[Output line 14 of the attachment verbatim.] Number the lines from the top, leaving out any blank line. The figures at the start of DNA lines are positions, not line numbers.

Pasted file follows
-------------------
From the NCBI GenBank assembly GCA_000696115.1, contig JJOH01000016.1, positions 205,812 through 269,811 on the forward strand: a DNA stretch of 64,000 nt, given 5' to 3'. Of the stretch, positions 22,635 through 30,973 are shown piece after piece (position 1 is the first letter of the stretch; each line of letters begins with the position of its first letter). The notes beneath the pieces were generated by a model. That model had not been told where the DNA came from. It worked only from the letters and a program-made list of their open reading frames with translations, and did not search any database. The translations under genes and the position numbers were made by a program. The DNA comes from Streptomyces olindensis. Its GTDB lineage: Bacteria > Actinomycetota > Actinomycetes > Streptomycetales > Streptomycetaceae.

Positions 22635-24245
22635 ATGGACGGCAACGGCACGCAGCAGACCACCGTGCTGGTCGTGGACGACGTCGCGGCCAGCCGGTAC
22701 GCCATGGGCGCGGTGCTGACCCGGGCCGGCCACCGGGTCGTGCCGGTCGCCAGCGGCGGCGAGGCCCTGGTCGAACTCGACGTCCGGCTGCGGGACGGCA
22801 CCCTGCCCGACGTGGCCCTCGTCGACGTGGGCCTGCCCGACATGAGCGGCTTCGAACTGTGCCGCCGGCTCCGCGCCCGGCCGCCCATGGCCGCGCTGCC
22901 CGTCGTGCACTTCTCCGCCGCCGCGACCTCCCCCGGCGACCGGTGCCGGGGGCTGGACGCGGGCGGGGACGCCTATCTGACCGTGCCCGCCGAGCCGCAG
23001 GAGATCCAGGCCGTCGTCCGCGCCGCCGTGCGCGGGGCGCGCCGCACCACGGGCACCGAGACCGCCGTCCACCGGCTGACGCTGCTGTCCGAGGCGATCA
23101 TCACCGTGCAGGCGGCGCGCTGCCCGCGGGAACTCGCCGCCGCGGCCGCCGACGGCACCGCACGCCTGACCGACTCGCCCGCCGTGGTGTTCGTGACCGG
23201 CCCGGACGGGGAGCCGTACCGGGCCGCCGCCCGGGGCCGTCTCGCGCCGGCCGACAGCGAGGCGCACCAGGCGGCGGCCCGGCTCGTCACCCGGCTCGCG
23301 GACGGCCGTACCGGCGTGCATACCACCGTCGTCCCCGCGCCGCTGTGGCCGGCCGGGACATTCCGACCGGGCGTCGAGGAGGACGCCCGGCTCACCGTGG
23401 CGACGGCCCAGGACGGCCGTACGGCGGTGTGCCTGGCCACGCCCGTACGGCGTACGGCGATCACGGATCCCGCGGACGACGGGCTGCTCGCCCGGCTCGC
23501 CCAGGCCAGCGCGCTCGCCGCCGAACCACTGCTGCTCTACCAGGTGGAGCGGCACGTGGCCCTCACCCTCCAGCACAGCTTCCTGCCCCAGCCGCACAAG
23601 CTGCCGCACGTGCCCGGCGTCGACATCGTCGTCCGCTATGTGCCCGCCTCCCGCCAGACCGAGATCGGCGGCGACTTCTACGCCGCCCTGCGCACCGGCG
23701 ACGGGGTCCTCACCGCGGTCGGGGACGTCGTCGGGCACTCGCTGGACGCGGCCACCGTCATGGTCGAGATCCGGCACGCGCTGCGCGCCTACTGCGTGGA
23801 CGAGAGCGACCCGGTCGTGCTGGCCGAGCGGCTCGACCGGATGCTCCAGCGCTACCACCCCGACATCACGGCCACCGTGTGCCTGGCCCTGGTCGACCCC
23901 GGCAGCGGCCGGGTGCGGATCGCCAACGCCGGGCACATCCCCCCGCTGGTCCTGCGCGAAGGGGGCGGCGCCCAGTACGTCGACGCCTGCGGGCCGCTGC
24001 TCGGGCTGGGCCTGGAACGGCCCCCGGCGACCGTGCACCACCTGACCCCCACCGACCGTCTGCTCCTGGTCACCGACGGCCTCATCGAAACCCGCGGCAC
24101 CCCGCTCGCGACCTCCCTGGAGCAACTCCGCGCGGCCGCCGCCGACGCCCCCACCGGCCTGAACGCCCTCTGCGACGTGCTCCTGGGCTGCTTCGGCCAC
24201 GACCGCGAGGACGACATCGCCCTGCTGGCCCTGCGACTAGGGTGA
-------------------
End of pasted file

23701 ACGGGGTCCTCACCGCGGTCGGGGACGTCGTCGGGCACTCGCTGGACGCGGCCACCGTCATGGTCGAGATCCGGCACGCGCTGCGCGCCTACTGCGTGGA